There are only three rules to Ouija, the beloved Parker Brothers board game:
- Never play alone.
- Never play in a cemetery.
- Always say goodbye.
While it’s pretty easy to make it through a game of Monopoly without really abiding by the rules (be honest—have you ever read them all the way through?), it turns out the rules for using a Ouija board are meant to be taken more seriously. Too bad someone didn’t explain that to the Zander family in Ouija: Origin of Evil.
Meant as a prequel to the 2014 film, Ouija, which I haven’t seen, Origin of Evil works well as a stand-alone film. The story follows a widow and her two daughters in 1967 Los Angeles. Alice Zander is a newly single mother who works from home as a fortune teller. Her oldest daughter, Lina, thinks Alice is a fraud and isn’t too much more in favor of the spirit realm as a whole. Younger daughter, Doris, on the other hand, still thinks there’s something to it all.
When Lina sneaks out to a house party and encounters the “new” board game, she recommends her mother buys one to incorporate into her act. Doris, though, wants to use it to speak to dear old dead daddy.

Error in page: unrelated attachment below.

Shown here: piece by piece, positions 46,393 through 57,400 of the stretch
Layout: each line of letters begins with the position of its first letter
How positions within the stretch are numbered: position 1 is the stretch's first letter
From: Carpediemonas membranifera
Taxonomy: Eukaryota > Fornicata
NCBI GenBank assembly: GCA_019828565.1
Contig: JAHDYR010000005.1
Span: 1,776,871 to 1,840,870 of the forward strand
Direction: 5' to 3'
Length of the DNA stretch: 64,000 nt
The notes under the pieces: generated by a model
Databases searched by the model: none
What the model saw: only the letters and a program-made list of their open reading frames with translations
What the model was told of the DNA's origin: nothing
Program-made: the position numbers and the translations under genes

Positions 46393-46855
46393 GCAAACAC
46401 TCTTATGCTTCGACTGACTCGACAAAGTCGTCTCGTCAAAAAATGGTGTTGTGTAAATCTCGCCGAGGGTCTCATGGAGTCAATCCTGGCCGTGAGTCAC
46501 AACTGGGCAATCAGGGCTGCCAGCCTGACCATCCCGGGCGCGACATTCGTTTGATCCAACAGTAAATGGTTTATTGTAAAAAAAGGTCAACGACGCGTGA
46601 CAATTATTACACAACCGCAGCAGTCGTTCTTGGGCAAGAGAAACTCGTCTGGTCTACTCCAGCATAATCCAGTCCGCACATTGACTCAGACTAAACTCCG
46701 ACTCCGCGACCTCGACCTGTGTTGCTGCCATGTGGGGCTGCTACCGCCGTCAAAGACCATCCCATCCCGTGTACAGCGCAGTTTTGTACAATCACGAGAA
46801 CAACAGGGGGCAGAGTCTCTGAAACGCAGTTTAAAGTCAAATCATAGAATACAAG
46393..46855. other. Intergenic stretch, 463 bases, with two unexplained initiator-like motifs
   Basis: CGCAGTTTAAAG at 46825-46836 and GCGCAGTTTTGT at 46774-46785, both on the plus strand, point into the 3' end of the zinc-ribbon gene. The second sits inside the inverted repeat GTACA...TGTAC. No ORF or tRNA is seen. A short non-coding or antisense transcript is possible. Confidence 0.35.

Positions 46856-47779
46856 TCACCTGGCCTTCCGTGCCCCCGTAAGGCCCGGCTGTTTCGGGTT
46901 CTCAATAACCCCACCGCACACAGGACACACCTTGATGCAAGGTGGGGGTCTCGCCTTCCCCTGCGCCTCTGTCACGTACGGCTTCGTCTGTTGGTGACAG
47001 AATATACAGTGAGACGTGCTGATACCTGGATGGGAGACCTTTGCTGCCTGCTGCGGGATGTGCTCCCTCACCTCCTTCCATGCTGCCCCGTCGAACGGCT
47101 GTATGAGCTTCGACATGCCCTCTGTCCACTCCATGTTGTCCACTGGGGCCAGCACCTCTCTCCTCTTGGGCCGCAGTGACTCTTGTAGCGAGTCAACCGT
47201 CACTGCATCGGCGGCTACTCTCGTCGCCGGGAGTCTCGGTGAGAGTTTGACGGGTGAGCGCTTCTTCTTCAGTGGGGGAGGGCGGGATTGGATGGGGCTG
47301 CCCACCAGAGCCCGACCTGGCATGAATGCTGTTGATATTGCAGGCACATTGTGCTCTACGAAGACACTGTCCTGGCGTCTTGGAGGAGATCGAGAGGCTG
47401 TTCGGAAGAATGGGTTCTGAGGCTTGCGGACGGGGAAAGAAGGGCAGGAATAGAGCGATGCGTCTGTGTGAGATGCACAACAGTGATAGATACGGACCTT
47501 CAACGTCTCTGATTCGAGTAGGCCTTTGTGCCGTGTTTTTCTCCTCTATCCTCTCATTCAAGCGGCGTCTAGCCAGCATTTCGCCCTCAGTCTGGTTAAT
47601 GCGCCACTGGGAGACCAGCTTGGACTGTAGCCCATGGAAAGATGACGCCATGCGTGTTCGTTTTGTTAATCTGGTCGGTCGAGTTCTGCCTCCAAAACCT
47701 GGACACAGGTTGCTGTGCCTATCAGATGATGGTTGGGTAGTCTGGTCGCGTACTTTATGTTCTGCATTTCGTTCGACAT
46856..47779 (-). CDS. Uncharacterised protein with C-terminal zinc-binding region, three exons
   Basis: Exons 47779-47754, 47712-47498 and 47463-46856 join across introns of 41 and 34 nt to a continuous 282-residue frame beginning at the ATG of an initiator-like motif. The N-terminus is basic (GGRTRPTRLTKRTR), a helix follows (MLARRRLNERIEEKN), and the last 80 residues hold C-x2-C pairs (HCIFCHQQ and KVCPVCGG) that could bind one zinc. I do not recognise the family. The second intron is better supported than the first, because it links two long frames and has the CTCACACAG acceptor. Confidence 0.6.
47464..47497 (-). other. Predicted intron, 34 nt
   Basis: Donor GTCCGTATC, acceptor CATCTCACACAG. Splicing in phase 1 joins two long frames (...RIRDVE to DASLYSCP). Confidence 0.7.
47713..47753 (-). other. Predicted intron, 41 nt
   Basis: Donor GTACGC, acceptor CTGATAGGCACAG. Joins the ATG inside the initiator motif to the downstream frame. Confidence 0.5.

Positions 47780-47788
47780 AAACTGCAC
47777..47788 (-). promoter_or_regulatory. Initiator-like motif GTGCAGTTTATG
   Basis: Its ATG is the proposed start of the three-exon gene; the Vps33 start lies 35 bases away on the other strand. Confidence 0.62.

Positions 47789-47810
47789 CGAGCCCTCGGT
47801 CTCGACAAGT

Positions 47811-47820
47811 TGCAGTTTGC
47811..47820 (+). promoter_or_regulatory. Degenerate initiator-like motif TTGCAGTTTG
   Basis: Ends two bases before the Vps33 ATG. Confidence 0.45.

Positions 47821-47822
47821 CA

With only three simple rules, totaling less than a dozen words, you’d think it would be easy to abide by them. But somehow all three Zander women manage to break the rules and crack the divide between the living and the evil dead. At first, Alice embraces Doris’s connection to the other realm, pulling her out of school to help with her at-home seances. But when Doris starts acting a little too strange, and kids at school start getting hurt, Father Tom (because of course they go to a Catholic school) gets involved.
The basic structure of the film is nothing particularly new: Young girl gets possessed. Family tries to separate her from the evil taking over her body. Demon girl starts climbing the walls and throwing boyfriends off the balcony. Even the source of the evil, the particular spirit in charge of the house, makes you want to roll your eyes from the cliche.
Nonetheless, I’d still say Ouija: Origin of Evil is worth the watch. The visuals are well done and exceedingly terrifying, especially if you’re the type who shudders at both creepy children and things in the walls that you can’t see. The ending is also refreshingly macabre. No spoilers here, but let’s just say you won’t leave the film cheering for the victor you expected.
The best feature of the film was how well they balanced the period aspects of the storyline with the audience’s modern sensibilities. Though the film takes place in 1967, and the costumes reflect it, the audience isn’t over saddled with period comments or cliches. Sure, there’s the one instance of someone saying “groovy” at a party, and the bubble-screen television playing Howdy Doody. But otherwise the setting was understated enough that the threats felt immediate.
As you watch the film, see if you can spot the cigarette burns at the “reel changes.” Little touches like that, along with effective jump cuts and creepy CGI, make up for any faults in the plot’s denouement.Click here to watch Ouija: Origin of Evil on Amazon Instant Video.